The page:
European PVC boosts premium over nosediving global markets
Producers point to energy costs
Regional suppliers were reluctant to cut their offers visibly, although activity shrank in the construction sector, which is the main driver of PVC demand. This was attributed to the energy-intensive nature of producing PVC amid unprecedentedly high gas and electricity costs.
According to a letter seen by ChemOrbis, Vynona informed its customers about the possibility of moving to monthly prices instead of quarterly prices and/or applying energy surcharges as the company’s chlor alkali production is hit by high electricity prices. Extreme volatility of the energy markets prevents the company from providing its customers with a stable, quarterly price.
Some regional producers have cut rates at their upstream and downstream units due to waning demand and higher utility requirements, with no confirmation at the time of writing.
Nevertheless, it is crucial to remind that overall supplies are rather comfortable amid a lack of major production issues within the bloc and more than usual import volumes.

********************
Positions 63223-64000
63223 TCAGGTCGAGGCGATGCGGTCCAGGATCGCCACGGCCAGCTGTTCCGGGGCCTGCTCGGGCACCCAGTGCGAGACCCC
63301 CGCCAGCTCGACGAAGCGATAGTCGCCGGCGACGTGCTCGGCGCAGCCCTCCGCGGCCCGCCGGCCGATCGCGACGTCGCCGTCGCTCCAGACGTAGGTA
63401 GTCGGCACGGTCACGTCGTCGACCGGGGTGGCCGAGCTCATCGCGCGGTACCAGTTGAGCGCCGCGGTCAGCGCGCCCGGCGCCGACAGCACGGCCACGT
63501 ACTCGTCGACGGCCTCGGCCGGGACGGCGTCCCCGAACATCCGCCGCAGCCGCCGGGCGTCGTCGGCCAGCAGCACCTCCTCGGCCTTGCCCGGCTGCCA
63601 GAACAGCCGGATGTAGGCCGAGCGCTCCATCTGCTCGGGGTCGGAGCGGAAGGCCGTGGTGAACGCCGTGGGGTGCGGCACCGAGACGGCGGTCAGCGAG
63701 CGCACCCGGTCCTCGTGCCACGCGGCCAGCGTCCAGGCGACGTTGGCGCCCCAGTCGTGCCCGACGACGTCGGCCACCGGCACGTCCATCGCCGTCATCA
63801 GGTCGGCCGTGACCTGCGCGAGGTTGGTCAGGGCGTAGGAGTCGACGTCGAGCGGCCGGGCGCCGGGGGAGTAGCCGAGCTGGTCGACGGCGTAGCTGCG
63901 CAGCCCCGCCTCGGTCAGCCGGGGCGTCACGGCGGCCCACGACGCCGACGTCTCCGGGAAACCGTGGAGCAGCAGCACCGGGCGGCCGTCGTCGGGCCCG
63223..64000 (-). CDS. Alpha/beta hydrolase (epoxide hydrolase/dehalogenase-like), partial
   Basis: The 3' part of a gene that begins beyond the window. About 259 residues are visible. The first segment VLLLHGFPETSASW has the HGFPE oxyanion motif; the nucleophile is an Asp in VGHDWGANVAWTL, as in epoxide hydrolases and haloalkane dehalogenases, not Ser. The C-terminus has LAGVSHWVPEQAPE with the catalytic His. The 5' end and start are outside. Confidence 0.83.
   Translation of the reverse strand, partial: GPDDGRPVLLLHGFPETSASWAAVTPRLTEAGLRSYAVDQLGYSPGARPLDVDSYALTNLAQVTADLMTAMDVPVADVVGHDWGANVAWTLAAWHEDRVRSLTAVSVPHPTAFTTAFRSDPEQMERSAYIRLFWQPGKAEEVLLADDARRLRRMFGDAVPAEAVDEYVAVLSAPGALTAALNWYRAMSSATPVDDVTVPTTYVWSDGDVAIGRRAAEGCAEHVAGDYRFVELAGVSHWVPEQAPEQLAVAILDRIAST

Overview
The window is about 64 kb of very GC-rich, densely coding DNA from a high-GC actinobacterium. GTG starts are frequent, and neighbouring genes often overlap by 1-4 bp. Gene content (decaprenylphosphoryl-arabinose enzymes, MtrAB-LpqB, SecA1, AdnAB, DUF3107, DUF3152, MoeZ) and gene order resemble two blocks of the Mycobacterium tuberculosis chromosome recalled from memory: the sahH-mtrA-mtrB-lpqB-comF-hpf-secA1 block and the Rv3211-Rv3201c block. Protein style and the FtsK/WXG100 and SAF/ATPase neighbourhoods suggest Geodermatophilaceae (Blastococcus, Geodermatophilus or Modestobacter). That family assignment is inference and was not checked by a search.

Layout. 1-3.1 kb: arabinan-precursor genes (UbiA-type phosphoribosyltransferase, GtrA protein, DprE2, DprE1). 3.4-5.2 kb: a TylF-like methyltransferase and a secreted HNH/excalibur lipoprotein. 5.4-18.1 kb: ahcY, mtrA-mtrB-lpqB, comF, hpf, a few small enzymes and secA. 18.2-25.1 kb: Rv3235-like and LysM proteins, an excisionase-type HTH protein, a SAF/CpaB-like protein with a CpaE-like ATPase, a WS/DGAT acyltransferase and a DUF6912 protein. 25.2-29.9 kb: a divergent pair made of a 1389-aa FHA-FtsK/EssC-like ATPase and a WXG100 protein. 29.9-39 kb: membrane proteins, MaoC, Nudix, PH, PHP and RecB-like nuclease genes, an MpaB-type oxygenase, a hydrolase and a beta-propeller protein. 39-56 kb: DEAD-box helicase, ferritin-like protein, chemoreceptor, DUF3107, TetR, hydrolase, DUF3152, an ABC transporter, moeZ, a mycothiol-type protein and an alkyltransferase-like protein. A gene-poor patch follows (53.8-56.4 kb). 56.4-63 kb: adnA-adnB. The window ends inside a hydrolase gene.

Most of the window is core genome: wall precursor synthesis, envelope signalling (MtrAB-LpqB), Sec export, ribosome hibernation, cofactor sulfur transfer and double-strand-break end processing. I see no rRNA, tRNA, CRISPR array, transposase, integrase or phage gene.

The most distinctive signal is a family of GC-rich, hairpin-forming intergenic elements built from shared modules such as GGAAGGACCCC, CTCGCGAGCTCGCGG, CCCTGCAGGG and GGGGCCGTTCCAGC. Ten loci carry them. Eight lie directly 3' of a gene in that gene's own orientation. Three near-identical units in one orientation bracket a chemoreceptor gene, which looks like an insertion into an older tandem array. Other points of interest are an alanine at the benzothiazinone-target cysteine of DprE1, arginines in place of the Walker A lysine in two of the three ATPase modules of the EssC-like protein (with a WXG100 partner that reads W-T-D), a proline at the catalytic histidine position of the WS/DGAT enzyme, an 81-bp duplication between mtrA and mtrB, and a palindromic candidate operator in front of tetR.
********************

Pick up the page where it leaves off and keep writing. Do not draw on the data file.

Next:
Europe boosts premium as global markets plunge
As a result, European PVC markets saw moderate drops when compared with other global markets, where prices plunged to multi-year lows. Europe’s spot PVC K67-68 markets stand only 8% below their April peaks, while prices have receded to around a 4-month low on average.
Meanwhile, Taiwanese major’s sharp drops for August exacerbated the bearish run in Asian PVC markets. PVC K67-68 prices on CIF China and SEA basis broke below the $1000/ton level, hitting their lowest levels since September 2020. Prices on CIF India basis and non-dutiable origins on CIF Turkey basis were also the lowest since that time.
This widened the gap between Europe and other markets. Indeed, Europe’s premium reached fresh highs over China ($957/ton), Southeast Asia ($982/ton), India ($842/ton) and Turkey ($667/ton) in the week ending July 22.
Imports see little interest
Despite juicy netbacks in Europe, import suppliers have been unable to boost their PVC exports to the continent significantly. This coincided with a sharp slowdown in demand and hesitant trading towards import cargoes amid widespread uncertainties.
Aug PVC prices likely to fall
Ethylene contracts are expected to settle with around €70/ton decreases for August. This, coupled with the summer lull and global bearishness, triggers expectations for further softening in European PVC markets. However, suppliers’ stance amid high utility costs may keep a potential softening in check.
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